Thank you Stephen Thompson for pointing that out 25 years ago.  Good catch, even if its gone completely unheeded.   

Link to post
1 hour ago, stemelbow said:

Good catch, even if its gone completely unheeded.

It hasn't gone unheeded. People like Hauglid and Bokovoy have very explicitly pointed out the problems with these approaches at great costs to their careers. Others like Jensen, Ashurst-McGee, Grey, Ashment, and Givens have also published contrasting view points in highly respected peer reviewed venues. What is being ignored here (by here I mean in this form) is the fact that one can disagree with BYU Egyptological theories on the production of the Book of Abraham and still believe it to be scripture. One shouldn't have to support the missing scroll theory to get or keep job at BYU.

 

Edited by CA Steve
Link to post
41 minutes ago, CA Steve said:

It hasn't gone unheeded. People like Hauglid and Bokovoy have very explicitly pointed out the problems with these approaches at great costs to their careers. Others like Jensen, Ashurst-McGee, Grey, Ashment, and Givens have also published contrasting view points in highly respected peer reviewed venues. What is being ignored here (by here I mean in this form) is the fact that one can disagree with BYU Egyptological theories on the production of the Book of Abraham and still believe it to be scripture. One shouldn't have to support the missing scroll theory to get or keep job at BYU.

 

Fair enough.  I should have said "...completely unheeded by some."  

Link to post
3 hours ago, stemelbow said:

Wow about what?  Is Gee a linguist trained in all forms of ANE languages?  I thought he was an Egyptologist specializing in religion, or something.

Yes. Gee definitely has training and background in multiple ANE languages. You might want to take a look at his many publications in both Latter-day Saint and non-Latter-day Saint academic journals. In fact, I'm guessing most Egyptologists have familiarity with multiple ANE languages. It seems like it is a necessity for any comparative analysis in their field. Moreover, once a scholar has a solid understanding of ANE linguistics in general, I think it is pretty easy to responsibly apply that knowledge to languages that they are less familiar with. They know where to look to get the data they need , and how to understand that data.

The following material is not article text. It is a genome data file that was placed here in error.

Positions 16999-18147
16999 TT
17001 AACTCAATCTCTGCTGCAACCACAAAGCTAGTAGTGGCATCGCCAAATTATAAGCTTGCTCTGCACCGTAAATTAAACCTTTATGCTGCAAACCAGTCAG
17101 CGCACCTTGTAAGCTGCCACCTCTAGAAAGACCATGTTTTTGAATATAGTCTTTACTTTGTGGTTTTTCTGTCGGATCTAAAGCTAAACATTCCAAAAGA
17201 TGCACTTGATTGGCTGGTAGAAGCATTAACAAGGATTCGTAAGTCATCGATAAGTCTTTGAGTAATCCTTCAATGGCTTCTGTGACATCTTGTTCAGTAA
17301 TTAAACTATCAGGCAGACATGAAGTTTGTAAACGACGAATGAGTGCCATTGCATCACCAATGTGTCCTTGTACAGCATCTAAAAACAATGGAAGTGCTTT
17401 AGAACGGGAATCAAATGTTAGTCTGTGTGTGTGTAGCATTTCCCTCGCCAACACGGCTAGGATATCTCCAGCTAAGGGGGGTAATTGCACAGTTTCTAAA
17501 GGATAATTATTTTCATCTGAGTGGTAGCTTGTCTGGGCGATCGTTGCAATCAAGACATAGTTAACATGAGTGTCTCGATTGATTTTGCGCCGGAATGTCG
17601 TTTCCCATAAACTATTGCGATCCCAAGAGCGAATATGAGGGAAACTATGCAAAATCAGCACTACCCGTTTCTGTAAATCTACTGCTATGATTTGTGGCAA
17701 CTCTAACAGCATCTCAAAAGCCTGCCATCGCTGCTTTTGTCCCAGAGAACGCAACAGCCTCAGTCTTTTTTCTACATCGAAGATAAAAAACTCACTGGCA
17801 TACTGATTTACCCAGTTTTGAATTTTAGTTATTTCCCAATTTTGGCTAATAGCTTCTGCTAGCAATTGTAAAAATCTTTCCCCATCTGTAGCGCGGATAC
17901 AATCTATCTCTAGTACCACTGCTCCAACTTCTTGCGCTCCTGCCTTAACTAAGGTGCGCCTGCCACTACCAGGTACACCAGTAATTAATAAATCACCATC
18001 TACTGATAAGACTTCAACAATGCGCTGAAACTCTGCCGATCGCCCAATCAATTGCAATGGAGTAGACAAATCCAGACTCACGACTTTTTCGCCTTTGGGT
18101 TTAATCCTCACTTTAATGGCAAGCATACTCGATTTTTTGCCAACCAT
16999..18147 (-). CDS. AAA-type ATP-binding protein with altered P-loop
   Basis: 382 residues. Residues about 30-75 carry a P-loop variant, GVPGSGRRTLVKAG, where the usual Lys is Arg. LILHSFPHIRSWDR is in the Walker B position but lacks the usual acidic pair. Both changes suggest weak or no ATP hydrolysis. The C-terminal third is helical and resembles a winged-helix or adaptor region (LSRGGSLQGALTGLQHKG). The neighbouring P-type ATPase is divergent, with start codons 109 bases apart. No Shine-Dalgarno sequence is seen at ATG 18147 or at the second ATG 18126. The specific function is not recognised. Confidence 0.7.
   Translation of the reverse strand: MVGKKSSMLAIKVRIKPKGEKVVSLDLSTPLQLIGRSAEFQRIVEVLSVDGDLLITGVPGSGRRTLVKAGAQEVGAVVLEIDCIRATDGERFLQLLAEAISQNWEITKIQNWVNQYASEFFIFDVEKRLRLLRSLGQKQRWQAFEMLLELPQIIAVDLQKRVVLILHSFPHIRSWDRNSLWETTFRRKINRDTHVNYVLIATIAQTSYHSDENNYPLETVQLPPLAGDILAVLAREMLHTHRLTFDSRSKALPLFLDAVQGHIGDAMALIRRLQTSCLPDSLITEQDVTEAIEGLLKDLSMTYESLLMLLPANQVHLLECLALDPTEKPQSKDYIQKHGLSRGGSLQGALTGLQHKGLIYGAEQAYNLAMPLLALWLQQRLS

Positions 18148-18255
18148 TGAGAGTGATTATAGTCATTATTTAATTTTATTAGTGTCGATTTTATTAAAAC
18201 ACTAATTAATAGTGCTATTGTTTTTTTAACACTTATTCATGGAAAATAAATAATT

So, yeah, I will trust Gee for now. 

  • Upvote 3
Link to post
1 hour ago, Ryan Dahle said:

Moreover, once a scholar has a solid understanding of ANE linguistics in general, I think it is pretty easy to responsibly apply that knowledge to languages that they are less familiar with. They know where to look to get the data they need , and how to understand that data. 

So, yeah, I will trust Gee for now. 

What about a BYU professor trained in ANE languages like Matt Grey who disagrees with Dr Gee, do you trust him also?

Edited by CA Steve
Link to post
2 hours ago, Ryan Dahle said:

Yes. Gee definitely has training and background in multiple ANE languages. You might want to take a look at his many publications in both Latter-day Saint and non-Latter-day Saint academic journals. In fact, I'm guessing most Egyptologists have familiarity with multiple ANE languages. It seems like it is a necessity for any comparative analysis in their field. Moreover, once a scholar has a solid understanding of ANE linguistics in general, I think it is pretty easy to responsibly apply that knowledge to languages that they are less familiar with. They know where to look to get the data they need , and how to understand that data. 

So, yeah, I will trust Gee for now. 

Ok.  I'm not finding his piece very convincing for sure.  A matching consonant or two doesn't really show much connection to me...at all.  And that there is no apparent connection to Abraham, Egypt or the time frames for Abraham or Egyptian lores, seems pretty clearly like this is just guesswork.  

Anyway, all the best.  I cant' quite accept this as much of anything.  

Link to post
2 hours ago, stemelbow said:

Ok.  I'm not finding his piece very convincing for sure.  A matching consonant or two doesn't really show much connection to me...at all.  And that there is no apparent connection to Abraham, Egypt or the time frames for Abraham or Egyptian lores, seems pretty clearly like this is just guesswork.  

Anyway, all the best.  I cant' quite accept this as much of anything.

I can see why it might seem that way to you. All the best. 

Link to post
3 hours ago, CA Steve said:

What about a BYU professor trained in ANE languages like Matt Grey who disagrees with Dr Gee, do you trust him also?

I trust that most scholars with adequate training can have scholarly disagreements about linguistics and many other matters. That isn't really my point, though.

The discussion isn't about holding an unyielding assumption that Gee is completely right, based solely on his credentials. Rather it is about one commenter's casual dismissal of Gee's analysis, based on Gee's supposed lack of relevant linguistic expertise. If other scholars weigh in and it seems that a consensus forms against Gee's analysis, that is one thing. But it seems rather ironic to me that someone with virtually no linguistic expertise would simply brush off Gee's linguistic analysis as if it were clearly wrong, and then justify this dismissal because of Gee's supposed lack of expertise. I'm guessing that the disparity in their relevant background and training on this matter is quite large.

Until a qualified individual comments on this aspect of Gee's research, I'm going to assume it has at least some degree of merit and relevance to the discussion, and that it provides some evidence of Joseph Smith's prophetic calling. 

  • Like 1
  • Upvote 3
Link to post
  • 2 weeks later...